Politics and nursing: Strange bedfellows?
Friday, March 30, 2018
We live in a highly politicized time in the American national conversation, and nursing and healthcare are not immune from this phenomenon. At times it seems that everything is political in nature — and perhaps most things are in the 21st century.
For nurses who care about the state of the industry in which we find ourselves building our careers, being politically aware is simply an intelligent modus operandi.
Is everything political?
Back in the 1960s, it was said that "the personal is political." This may still hold true, and we can now attest to the fact that the professional is also political.
When state legislatures anywhere in the United States are in session, you can be certain that the Nurse Practice Act will come up for review and renewal in some states. And if you thought your Nurse Practice Act was free of politics, think again.
As nurse practitioners and APRNs gain a growing share of the primary care patient marketplace, some physician groups are less than happy with the new economic reality. And as other interests see nurses gaining power or influence that seems unjustified in their eyes, attempts are made to weaken the Nurse Practice Act accordingly.
When these battle lines are drawn, politically astute nurses and nurse leaders will often lead the charge in protecting (or even expanding) the Nurse Practice Act under threat.
Meanwhile, initiatives in favor of legislatively mandated nurse-patient ratios or other nursing- or healthcare-related regulation also need the support of nurses who are willing to take a stand, speak out, contact their legislators and sometimes show up in Washington, D.C., or various state capitals for rallies and mass lobbying efforts.
When healthcare reform is under attack, healthcare becomes political. When school nurse positions are defunded, that nursing specialty is politicized. In sum, healthcare is undoubtedly political, and what you do in response to the issues you care about means something.
Politics impacts lives
Local, state and national elections have real-life consequences on issues that we care about, and no matter where a nurse or healthcare provider falls on the political spectrum, being an informed citizen is prudent and wise.
As mentioned above, legislation that impacts nursing practice can radically change nurses' work lives. And for physicians, physical therapists, radiologists and other healthcare providers, we're singing the same song.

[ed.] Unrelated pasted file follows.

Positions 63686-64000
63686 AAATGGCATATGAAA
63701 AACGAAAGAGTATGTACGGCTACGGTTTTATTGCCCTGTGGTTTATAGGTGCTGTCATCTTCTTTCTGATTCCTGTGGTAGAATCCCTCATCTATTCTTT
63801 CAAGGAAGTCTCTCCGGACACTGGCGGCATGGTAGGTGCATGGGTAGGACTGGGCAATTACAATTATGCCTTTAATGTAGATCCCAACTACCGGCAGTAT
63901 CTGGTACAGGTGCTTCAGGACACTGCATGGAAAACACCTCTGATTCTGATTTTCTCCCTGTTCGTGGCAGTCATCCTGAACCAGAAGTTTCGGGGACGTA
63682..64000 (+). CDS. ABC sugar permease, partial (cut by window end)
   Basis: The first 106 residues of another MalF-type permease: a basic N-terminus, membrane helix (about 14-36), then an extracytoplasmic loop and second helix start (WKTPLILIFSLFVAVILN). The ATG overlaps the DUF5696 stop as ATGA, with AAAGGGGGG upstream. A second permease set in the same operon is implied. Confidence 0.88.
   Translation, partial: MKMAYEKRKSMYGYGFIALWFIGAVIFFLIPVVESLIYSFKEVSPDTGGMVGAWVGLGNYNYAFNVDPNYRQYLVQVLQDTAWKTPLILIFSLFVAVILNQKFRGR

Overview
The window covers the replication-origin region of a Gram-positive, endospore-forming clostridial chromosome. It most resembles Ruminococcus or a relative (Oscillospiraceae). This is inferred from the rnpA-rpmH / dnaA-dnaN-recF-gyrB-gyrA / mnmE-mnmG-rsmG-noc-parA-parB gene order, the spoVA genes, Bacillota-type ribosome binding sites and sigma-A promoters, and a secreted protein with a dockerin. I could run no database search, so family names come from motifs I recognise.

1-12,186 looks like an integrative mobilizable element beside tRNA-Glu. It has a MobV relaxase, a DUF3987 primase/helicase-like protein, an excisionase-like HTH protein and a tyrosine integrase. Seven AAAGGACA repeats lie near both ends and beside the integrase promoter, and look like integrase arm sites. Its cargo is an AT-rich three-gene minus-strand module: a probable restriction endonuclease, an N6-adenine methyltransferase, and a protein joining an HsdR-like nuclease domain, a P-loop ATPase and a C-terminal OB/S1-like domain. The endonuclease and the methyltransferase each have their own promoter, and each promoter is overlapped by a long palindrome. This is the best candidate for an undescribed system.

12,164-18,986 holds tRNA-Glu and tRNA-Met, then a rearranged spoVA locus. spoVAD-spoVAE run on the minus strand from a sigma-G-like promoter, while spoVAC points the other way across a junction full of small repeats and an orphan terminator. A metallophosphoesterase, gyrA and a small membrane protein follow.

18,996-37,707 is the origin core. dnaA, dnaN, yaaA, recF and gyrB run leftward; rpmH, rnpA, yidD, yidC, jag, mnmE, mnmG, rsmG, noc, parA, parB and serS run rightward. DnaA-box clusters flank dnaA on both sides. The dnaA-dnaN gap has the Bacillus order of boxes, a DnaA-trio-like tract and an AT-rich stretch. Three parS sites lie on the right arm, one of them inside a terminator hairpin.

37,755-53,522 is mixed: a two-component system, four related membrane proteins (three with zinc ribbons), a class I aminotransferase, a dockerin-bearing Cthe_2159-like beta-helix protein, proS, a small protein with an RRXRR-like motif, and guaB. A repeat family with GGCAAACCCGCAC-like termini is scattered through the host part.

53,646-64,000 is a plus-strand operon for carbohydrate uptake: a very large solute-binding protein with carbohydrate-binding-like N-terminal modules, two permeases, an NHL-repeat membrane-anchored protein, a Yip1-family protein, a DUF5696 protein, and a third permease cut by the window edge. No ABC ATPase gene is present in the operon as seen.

When we healthcare professionals take our role as patient advocates seriously, we can be greatly disturbed by political machinations that appear determined to undermine public health, hobble patient safety, blatantly ignore the medical evidence base or otherwise thwart what we as healers attempt to do every time we earnestly show up for work.
Nurses and other healthcare professionals must maintain a certain level of political awareness if they are to have an appropriate impact on legislation, regulation and other initiatives that affect healthcare or nursing.
Run for something
Several nurses have served in the U.S. Congress, and more than a handful of physicians have also sought political office. Having a seat at the table gives nurses and other interested parties a voice in crucial and far-reaching conversations.
On the local or state level, nurses can choose to run for school board, city council, mayor or any number of important positions. Even a public health nurse may have influence on a local mayor, council member, judge or other elected official.
In an age when more women and people of color are running for office, perhaps it's also time for nurses to step into their own power and run for something they believe in.
Holding political office can be an effective place from which to push for change. It may not be for everyone, but it is one of many ways for nurses to assume important positions of power and influence.
It all matters
Whether you fill a seat on the local school board, sit on the governor's healthcare advisory council or mount a challenge against an incumbent U.S. senator who is no friend to nurses, you can have an appreciable impact on the world around you.
Voting matters. Volunteering for a political campaign matters. Running for office matters. Calling your legislator about an issue you feel passionate about certainly matters. It all holds meaning, and as a healthcare professional, you can mobilize your political beliefs and values in whatever way you see fit.
Our lives are never immune from politics. Thus, we can choose to be a part of the conversation or simply watch the world change around us without our voice being heard. The choice is yours.
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